Liver Cancer is 'Largely Amenable to Primary Prevention'

Zosia Chustecka

October 27, 2011

October 27, 2011 — "Hepatocellular carcinoma, one of the most lethal human cancers, is largely amenable to primary prevention with existing knowledge and technology," according to American researchers. They report a study showing strong links between liver cancer and the modifiable risk factors of smoking, heavy alcohol consumption, and obesity, and between liver cancer and chronic infection with hepatitis B and C.

The findings, from a team led by Dimitrios Trichopoulos, MD, PhD, from the Department of Epidemiology at the Harvard School of Public Health, Boston, Massachusetts, were published online October 21 in the Journal of the National Cancer Institute.

The data come from the European Prospective Investigation Into Cancer and Nutrition (EPIC), a study that followed about 500,000 individuals from 1992 to 2000 in 10 countries in Europe. From this database, Dr. Trichopoulos and colleagues identified 115 patients with hepatocellular carcinoma, and matched them with 229 control subjects.

Investigators found that the highest risk factors for liver cancer were chronic hepatitis B infection (odds ratio [OR], 9.10) and chronic hepatitis C infection (OR 13.36), followed by obesity (OR, 2.13), former or current smoking (OR, 1.98 and 4.55, respectively), and heavy alcohol intake (OR, 1.77).

Smoking a Major Contributor

The researchers highlight smoking in particular. In this European cohort, smoking was associated with more hepatocellular carcinoma than chronic hepatitis infections.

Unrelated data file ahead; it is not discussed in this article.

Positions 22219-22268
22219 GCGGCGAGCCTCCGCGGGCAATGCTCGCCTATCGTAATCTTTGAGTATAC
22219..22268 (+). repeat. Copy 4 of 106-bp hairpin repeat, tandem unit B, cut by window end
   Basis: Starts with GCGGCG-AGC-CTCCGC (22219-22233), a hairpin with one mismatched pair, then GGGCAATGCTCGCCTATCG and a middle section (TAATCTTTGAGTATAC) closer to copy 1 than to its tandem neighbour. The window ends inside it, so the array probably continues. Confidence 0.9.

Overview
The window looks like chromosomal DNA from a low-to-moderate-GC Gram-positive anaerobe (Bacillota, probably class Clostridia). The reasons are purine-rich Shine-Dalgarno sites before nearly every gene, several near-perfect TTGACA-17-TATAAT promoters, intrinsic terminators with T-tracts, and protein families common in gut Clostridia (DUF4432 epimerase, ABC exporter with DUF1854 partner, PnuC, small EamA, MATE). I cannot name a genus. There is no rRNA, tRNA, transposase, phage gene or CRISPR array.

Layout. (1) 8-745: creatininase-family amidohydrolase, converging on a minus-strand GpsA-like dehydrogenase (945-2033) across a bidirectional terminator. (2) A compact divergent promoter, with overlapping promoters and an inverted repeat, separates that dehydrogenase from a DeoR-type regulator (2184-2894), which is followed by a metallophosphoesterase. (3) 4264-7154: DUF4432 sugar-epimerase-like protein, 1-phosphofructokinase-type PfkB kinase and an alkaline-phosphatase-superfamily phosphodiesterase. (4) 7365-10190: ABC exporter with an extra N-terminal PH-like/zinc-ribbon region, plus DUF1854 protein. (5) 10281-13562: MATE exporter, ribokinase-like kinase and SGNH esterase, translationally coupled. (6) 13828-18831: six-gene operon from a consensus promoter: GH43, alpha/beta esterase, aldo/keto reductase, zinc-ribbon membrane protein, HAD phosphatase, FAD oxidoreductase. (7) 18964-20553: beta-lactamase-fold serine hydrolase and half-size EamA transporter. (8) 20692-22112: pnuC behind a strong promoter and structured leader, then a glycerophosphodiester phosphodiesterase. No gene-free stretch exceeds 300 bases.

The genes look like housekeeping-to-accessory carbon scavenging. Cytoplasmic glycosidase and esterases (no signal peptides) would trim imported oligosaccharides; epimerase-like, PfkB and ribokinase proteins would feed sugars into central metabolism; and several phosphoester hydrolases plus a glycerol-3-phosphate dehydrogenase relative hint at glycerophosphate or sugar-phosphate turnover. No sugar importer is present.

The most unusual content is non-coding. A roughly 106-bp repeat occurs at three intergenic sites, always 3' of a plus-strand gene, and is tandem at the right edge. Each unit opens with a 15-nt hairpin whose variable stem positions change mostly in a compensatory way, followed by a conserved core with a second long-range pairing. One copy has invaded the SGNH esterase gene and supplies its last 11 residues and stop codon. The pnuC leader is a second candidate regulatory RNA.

Smoking contributed to almost half of all liver cancer cases (47.6%), whereas chronic hepatitis B and C infections contributed 13.2% and 20.9% respectively, they report. Obesity contributed to 16.1% of cancer cases, and heavy alcohol intake contributed to 10.2%.

When taken together, these documented risk factors accounted for 65.7% of all liver cancer in the European cohort.

An accompanying editorial also highlights the "remarkable and controversial" finding that smoking increases the risk for liver cancer.

"Somewhat surprisingly, smoking carried an attributable risk of almost 50%, a figure that challenges our current knowledge," write editorialists Morris Sherman, MD, and Joseph Llovet, MD, both from the Mount Sinai School of Medicine in New York City.

These data are compelling and we should take note.

Although they outline some limitations to the study — including the fact that smoking was reported in more than twice as many patients with liver cancer as in control subjects — they say: "These data are compelling and we should take note."

"We should be counseling our patients who have other risk factors for hepatocellular carcinoma to quit smoking," they write.

"There are many other health reasons to stop smoking," they acknowledge, adding: "Here is one more."

The authors have disclosed no relevant financial relationships.

J Natl Cancer Inst. Published online October 21, 2011. Abstract, Editorial

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